Monday, August 15, 2011

Bumbling with Bombus: the late lucorum

A new insect in the Home Bug Garden, unless it is a new mosquito, is always a welcome occurrence. But when it comes in a group that we thought we knew pretty well, it is especially interesting. Last week this largish white-tailed bee arrived - just after I had just told a colleague in Calgary, that we don't have them here in the HBG.
You would think that bumble bees (aka bumblebees) would be fairly well known. They are large, brightly coloured, industrious, more or less likable insects and well known for being good pollinators. Many dozens, perhaps hundreds, of scientific studies have been conducted on North American bumble bees and one would hope that the scientists were sure of their bee species. However, bumble bee colours are not to please us, but to warn potential predators that they taste terrible and have a large sting to boot. It helps to get the message across to birds and other insectivores when bees look more or less alike - hence the convergence in colour patterns that makes, for example the tricoloured bumble bees, so difficult to tell apart. This is officially known as Müllerian Mimicry (as opposed to Batesian Mimcry where tasty, harmless animals tend to look like nastier ones) and it occurs among the white-tailed Bombus (Bombus) species too.
The complex of white-tailed bumble bees has variously been called the terrestris-complex or the lucorum-complex after two well known Eurasian bumble bees. However, in 1990 two Swiss scientists and one from Calgary got together to show that the 'lucorum' in North America had different enzyme loci from European lucorum, but ones identical to the more mysterious Bombus moderatus Cresson, 1863, known from Alaska, the Yukon, the old Northwest Territories, northern British Columbia and down the Rockies to Jasper and Banff (the southernmost record) in Alberta. More recently it has shown up in Calgary and is featured at Robert Bercha's Insects of Alberta. Now this bee seems to have colonized Edmonton.

Thus we seem to have a name for our mystery Bombus - but unfortunately B. moderatus was identical in the enzyme loci to several other named Bombus species including one with an older name Bombus cryptarum (Fabricius, 1775). More recent studies by Andreas Bertsch and his colleagues have shown that Bombus moderatus from Alaska and Alberta and B. cryptarum from Europe have very similar, although not identical, 'barcodes' (a region of the mitochondrial gene cytochrome oxidase I). So, eventually what was once known as Bombus lucorum and now probably better called Bombus moderatus, may one day be called Bombus cryptarum.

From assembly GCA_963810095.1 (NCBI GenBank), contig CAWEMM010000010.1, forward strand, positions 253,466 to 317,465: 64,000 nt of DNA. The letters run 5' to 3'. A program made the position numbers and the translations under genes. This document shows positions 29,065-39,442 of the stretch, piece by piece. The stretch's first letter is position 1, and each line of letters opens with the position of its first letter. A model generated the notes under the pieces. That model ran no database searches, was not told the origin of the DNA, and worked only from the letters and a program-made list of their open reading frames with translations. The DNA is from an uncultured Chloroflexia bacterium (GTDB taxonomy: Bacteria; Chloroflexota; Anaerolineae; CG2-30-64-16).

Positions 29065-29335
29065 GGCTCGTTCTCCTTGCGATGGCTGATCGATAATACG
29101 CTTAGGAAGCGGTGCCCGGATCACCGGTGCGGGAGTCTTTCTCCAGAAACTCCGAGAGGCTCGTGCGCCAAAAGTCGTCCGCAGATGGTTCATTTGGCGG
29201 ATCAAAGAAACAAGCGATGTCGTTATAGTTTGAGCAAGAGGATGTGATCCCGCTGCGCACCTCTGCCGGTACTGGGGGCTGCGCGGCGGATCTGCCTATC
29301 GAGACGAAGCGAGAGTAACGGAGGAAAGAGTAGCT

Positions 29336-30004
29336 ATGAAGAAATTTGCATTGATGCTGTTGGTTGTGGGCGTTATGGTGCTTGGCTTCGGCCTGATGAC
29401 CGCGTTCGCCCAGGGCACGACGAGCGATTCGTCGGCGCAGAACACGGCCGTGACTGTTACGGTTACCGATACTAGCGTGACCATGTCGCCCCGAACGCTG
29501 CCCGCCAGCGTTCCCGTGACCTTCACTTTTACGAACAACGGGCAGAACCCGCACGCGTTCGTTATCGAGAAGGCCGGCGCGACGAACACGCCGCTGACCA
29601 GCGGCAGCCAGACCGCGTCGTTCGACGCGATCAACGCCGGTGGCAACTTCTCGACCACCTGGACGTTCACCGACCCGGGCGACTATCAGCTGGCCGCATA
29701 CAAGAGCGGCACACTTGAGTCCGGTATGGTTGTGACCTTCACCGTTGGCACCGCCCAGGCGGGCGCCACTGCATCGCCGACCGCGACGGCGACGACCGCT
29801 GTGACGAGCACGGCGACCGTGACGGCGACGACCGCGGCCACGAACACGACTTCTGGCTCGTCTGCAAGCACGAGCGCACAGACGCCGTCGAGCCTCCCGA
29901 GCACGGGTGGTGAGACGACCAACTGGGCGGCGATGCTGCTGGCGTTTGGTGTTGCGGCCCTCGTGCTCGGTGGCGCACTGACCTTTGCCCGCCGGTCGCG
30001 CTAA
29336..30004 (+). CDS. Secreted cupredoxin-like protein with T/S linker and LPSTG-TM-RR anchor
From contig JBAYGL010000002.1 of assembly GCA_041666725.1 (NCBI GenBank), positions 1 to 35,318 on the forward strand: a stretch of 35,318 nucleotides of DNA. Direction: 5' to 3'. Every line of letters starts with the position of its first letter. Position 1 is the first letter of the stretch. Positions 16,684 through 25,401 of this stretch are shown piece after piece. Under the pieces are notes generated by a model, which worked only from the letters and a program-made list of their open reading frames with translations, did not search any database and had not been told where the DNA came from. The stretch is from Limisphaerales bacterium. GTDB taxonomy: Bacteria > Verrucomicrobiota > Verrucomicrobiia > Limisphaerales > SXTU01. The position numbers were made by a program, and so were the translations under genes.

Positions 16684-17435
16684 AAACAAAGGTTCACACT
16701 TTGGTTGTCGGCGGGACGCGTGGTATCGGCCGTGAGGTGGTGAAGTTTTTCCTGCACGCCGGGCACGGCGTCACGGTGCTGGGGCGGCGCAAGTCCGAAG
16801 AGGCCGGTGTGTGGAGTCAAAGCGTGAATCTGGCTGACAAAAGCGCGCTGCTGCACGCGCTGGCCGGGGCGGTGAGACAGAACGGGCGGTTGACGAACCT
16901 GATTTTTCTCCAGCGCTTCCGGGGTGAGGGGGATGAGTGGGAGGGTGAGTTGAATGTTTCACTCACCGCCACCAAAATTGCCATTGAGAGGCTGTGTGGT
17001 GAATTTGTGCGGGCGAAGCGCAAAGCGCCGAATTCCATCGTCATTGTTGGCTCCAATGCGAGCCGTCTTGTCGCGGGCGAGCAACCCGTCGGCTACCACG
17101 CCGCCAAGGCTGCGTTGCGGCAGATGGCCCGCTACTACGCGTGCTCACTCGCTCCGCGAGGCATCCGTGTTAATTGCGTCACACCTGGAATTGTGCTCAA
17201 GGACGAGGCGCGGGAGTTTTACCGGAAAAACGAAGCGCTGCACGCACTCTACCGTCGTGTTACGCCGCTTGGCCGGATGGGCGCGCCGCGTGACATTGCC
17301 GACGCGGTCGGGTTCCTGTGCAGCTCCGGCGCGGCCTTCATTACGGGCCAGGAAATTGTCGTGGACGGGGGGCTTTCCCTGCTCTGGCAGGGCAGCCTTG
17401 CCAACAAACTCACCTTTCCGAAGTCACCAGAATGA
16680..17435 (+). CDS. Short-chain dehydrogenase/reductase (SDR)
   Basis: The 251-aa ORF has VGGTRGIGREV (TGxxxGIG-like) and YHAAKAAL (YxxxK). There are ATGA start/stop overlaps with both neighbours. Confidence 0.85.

Update: The BugWhisperer has found Bombus moderatus in his garden in Edmonton. Also, a friend collected several males to the west of Devon last Friday (19 August 2011). That is a probably a good sign, or at least will be if new queens of B. moderatus soon follow. Yesterday I noticed a number of males of what may be Bombus rufocinctus at my fireweed. I guess the bees think summer is coming to an end.


Berstch A. 2010. A phylogenetic framework for the bumblebee species of the subgenus Bombus sensu stricto based on mitochondrial DNA markers, with a short description of the neglected taxon B. minshanicola Bischoff, 1936 n. status. Beiträge zur Entomologie 60: 471-487.

Scholl A, Obrecht E & Owen R. 1990. The genetic relationship between Bombus moderatus Cresson and the Bombus lucorum auct. species complex Hymenoptera: Apidae). Can. J. Zool. 68: 2264-2268.

Update: Thanks to Cory Sheffield for pointing out this beautifully written article by Robin Owen at Mount Royal on Bombus moderatus.


  1. =) See, and if you'd NOT declared that species absent from your area, it probably would not have appeared. Bumblebees are all about edification. =) What a cutie.

  2. Wow! You are really turning in to Edmonton's primary Bumblebee Boffin. Soon people (me) will be sidestepping AlbertaBugs and BugGuide and going directly for you for ID.

  3. I wouldn't trust me too much on ids - I just found out the aphid-hunting wasp is a Passaloecus and not a Pemphredon (sic).

  4. And now the bee (and you) is featured in the Edmonton Journal.